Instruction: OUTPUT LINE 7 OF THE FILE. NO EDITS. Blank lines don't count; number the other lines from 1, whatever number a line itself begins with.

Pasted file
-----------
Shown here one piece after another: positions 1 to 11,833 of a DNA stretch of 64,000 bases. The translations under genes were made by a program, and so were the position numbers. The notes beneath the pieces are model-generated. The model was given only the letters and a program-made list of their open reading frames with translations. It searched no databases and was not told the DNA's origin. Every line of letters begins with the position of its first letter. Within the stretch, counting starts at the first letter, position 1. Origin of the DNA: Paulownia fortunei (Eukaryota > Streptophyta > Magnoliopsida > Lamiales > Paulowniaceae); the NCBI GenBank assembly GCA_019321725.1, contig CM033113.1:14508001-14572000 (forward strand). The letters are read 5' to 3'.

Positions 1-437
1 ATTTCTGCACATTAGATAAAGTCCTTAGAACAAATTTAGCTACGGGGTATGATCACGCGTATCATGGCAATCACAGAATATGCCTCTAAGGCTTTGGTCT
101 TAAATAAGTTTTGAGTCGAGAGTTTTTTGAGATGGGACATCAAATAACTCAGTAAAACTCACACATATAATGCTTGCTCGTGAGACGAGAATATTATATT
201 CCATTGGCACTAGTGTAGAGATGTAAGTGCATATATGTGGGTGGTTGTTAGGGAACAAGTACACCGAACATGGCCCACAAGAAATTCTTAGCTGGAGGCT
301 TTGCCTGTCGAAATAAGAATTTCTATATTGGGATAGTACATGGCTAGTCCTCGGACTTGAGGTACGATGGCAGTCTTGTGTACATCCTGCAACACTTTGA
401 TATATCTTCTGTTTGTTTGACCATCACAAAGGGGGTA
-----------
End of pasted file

401 TATATCTTCTGTTTGTTTGACCATCACAAAGGGGGTA